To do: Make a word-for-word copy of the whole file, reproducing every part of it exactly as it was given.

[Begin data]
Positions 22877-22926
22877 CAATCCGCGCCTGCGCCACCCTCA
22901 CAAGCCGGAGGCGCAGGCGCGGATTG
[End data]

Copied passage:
Positions 22877-22926
22877 CAATCCGCGCCTGCGCCACCCTCA
22901 CAAGCCGGAGGCGCAGGCGCGGATTG